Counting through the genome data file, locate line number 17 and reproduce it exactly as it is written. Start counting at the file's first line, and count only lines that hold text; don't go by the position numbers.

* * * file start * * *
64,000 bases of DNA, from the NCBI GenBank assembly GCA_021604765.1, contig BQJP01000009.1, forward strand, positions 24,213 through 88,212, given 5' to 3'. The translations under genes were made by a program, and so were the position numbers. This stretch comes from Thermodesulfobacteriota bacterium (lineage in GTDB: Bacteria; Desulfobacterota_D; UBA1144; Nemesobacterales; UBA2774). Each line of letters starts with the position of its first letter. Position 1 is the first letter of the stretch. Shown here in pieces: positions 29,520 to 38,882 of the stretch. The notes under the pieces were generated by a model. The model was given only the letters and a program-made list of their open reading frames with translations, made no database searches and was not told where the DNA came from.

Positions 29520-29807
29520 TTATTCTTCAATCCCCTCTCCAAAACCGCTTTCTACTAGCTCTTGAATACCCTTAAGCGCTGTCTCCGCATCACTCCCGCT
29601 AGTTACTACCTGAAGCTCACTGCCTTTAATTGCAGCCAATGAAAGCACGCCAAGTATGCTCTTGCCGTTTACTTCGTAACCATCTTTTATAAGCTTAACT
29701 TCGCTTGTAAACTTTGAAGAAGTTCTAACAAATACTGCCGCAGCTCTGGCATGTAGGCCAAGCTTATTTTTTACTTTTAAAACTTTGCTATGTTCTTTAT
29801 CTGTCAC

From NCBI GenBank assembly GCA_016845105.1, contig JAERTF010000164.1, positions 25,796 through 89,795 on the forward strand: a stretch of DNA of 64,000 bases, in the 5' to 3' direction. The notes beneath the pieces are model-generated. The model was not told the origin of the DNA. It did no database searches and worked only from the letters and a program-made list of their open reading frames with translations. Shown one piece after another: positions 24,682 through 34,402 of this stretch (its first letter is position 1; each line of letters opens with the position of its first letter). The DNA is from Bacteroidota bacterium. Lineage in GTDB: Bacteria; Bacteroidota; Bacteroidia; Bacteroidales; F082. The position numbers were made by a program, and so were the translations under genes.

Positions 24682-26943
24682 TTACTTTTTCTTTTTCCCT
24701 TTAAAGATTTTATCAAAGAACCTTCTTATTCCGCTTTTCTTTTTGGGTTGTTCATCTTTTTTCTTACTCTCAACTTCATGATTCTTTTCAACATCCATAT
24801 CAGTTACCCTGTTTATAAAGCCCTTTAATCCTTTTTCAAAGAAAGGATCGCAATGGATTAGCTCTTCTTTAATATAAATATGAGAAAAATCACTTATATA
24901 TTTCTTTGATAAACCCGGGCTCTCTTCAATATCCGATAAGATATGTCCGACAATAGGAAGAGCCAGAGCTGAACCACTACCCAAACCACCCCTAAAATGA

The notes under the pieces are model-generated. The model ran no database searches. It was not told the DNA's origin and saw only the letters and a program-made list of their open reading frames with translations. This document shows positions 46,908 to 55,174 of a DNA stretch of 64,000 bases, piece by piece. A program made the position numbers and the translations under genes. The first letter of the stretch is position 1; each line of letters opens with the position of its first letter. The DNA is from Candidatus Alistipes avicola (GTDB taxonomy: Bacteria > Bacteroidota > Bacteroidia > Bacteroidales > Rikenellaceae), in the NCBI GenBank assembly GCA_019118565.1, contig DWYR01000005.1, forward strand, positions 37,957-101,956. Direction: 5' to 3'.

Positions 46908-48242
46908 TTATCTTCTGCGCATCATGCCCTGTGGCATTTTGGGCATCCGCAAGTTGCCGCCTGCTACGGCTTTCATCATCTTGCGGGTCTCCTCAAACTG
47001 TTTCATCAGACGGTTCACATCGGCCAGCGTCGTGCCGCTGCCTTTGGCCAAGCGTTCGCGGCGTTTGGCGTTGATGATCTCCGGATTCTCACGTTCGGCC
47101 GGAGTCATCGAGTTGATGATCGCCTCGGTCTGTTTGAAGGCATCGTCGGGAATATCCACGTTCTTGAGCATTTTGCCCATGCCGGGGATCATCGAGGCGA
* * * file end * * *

47101 GGAGTCATCGAGTTGATGATCGCCTCGGTCTGTTTGAAGGCATCGTCGGGAATATCCACGTTCTTGAGCATTTTGCCCATGCCGGGGATCATCGAGGCGA